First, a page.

Frigid Mice, Faulty Data?


Researchers know that laboratory mice prefer to be housed in warmer temperatures than those in which they are typically kept in the lab. While temperatures of about 30 degrees Celsius (86 degrees Fahrenheit) are ideal for the rodents, the animals are routinely housed at temperatures between 20-26 degrees Celsius (68-79 degrees Fahrenheit). This isn’t a new discovery: In fact, we reported on this issue four years ago in a previous Science First, based on findings which suggested that this variable may be contributing to the failure of animal data to translate to people.

So why are laboratory mice housed at lower temperatures? There are many reasons, not the least of which is the fact that researchers working with the animals are simply more comfortable at cooler temperatures. The lower temperatures also reduce the odor generated from the animals. In addition, some studies have reported that mice are “unmanageably aggressive” when kept warm. Guidelines regarding housing mice therefore recommend the 20-26 degree Celsius range, and mention that nesting material should be available to help keep the animals warm.

The downside of housing mice in cooler conditions, however, is that the mice suffer from what is known as “cold stress.” As a result of trying to generate heat for warmth, they may eat more than normal. Their metabolism changes, and their heart rate changes. Ultimately, this has implications for their use as models in the lab and the quality of data that is produced.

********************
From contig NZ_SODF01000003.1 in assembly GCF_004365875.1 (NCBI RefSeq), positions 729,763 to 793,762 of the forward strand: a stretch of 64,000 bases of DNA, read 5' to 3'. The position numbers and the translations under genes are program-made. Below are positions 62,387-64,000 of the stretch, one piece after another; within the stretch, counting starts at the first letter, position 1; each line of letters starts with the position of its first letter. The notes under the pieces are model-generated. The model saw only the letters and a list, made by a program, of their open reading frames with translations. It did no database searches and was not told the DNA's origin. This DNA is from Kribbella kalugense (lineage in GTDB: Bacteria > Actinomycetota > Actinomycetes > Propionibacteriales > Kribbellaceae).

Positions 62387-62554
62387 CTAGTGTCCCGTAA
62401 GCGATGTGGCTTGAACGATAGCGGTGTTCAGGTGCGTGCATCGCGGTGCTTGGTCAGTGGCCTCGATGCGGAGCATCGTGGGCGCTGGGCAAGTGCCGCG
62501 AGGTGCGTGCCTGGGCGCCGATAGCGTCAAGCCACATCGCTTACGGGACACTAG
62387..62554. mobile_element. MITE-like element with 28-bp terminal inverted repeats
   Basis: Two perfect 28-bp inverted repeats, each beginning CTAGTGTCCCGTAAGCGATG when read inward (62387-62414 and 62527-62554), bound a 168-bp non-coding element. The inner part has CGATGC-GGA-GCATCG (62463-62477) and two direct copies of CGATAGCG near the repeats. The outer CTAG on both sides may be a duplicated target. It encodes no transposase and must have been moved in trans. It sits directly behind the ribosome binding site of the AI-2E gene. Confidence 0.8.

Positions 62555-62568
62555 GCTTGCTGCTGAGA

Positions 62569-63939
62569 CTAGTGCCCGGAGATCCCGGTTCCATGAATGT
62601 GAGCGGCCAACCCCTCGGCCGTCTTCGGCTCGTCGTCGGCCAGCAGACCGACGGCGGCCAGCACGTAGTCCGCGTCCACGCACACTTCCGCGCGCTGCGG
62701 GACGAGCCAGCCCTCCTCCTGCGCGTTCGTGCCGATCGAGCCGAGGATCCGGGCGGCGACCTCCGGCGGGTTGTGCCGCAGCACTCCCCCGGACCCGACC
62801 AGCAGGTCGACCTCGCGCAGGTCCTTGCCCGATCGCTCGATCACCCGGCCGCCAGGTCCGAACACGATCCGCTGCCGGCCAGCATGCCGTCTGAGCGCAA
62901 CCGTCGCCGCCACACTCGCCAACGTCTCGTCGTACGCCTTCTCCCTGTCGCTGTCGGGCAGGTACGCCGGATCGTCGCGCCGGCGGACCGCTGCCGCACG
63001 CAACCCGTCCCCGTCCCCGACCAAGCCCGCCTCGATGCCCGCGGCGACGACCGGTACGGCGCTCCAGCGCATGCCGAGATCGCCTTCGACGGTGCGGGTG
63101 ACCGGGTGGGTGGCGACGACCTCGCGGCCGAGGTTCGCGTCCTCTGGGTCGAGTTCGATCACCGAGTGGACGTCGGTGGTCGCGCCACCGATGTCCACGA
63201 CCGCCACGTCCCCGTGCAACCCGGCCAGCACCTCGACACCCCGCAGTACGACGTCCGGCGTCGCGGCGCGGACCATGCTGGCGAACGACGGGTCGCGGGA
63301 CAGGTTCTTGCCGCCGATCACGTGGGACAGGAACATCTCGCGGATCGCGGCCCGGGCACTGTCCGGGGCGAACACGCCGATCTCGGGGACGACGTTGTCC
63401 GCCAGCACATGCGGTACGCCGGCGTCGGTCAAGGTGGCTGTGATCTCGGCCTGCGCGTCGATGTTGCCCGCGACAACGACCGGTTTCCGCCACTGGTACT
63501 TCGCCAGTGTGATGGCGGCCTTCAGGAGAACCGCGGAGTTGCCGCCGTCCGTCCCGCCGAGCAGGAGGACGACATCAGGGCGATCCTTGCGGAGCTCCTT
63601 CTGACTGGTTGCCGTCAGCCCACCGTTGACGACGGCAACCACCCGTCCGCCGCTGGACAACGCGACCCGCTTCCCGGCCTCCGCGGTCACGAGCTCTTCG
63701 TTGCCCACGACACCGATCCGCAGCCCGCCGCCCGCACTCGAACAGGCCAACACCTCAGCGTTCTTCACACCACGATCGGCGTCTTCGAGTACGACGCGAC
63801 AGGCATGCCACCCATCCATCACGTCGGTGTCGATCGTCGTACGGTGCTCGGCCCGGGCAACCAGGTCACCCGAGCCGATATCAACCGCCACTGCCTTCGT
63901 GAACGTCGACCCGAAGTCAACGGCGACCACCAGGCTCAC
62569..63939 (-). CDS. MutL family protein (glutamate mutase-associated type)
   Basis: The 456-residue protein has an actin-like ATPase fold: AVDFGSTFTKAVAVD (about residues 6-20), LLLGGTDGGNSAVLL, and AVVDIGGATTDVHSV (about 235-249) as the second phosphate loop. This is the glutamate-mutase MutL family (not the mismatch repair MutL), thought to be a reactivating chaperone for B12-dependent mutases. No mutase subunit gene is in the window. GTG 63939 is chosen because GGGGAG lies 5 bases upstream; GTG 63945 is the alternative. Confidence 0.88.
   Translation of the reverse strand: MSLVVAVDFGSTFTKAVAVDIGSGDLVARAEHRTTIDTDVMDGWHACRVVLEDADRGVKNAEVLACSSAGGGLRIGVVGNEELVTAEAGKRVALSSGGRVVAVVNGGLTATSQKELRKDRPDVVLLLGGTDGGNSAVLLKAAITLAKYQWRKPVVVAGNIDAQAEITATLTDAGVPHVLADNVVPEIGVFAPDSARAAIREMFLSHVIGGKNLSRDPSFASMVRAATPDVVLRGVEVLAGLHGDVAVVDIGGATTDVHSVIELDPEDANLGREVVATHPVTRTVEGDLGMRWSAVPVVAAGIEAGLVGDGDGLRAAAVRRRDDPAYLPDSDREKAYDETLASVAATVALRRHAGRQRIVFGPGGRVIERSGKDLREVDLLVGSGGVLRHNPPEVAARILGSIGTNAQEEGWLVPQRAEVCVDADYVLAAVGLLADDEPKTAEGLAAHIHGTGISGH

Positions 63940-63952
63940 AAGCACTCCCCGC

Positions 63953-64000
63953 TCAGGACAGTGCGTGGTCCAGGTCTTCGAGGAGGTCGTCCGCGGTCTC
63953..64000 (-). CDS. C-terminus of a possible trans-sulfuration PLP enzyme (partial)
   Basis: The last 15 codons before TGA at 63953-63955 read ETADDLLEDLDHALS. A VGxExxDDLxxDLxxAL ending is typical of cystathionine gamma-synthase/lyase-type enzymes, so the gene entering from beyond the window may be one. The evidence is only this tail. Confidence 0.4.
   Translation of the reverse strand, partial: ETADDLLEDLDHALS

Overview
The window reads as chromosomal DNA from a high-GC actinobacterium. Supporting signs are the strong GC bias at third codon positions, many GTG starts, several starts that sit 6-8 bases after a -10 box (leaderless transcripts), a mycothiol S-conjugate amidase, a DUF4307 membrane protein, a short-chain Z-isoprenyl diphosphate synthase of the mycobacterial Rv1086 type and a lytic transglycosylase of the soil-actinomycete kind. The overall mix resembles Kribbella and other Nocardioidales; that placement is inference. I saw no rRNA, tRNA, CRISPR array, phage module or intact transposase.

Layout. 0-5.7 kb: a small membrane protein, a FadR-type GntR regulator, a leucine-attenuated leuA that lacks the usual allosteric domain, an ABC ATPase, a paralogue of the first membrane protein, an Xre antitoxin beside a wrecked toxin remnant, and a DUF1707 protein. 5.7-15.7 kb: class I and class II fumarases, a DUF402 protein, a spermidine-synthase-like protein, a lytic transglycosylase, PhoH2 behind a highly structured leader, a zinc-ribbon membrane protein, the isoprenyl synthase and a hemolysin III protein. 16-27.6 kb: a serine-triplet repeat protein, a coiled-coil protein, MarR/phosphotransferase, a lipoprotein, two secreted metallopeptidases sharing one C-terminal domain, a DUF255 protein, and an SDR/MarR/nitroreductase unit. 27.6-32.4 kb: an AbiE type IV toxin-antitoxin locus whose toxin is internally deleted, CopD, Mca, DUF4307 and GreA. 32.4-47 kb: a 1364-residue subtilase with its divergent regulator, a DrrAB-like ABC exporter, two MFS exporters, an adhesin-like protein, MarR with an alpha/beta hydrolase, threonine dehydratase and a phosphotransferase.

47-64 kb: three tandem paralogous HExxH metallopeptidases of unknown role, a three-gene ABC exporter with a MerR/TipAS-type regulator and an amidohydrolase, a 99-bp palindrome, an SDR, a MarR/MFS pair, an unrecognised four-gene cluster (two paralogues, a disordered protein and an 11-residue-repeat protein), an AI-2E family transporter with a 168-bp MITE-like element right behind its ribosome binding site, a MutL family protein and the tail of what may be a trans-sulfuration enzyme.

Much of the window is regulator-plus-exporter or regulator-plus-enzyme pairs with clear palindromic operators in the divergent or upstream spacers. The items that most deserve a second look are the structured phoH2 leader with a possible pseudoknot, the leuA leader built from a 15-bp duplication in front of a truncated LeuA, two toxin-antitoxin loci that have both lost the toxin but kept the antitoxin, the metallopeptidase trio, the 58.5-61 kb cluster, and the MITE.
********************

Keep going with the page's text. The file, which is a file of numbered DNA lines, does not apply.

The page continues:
According to immunologist Bonnie Hylander, “Most people only look at results from experiments at standard lab temperatures. They’re not necessarily aware that if you repeat the experiments with mice at a different temperature, you might get a different outcome.”

While researchers concluded that more work needs to be done to optimize mouse studies so that they translate better to humans, we have a different opinion. A cold mouse is still a mouse, and studies like this highlight the fact that the research community needs to work with more human-relevant, non-animal methodologies. Continuing to invest in flawed animal studies only wastes time, resources and animal lives.

What are your thoughts on this week’s article? Send your questions and comments to We look forward to hearing from you.

Are lab mice too cold? Why it matters for science

April 19, 2016

A typical mouse laboratory is kept between 20 and 26 degrees C, but if the mice had it their way, it would be a warm 30 degrees C. While the mice are still considered healthy at cooler temperatures, they expend more energy to maintain their core temperature, and evidence is mounting that even mild chronic cold stress is skewing results in studies of cancer, inflammation, and more.

For more information, see: EurekAlert

This entry was posted in News and tagged on May 9, 2016.
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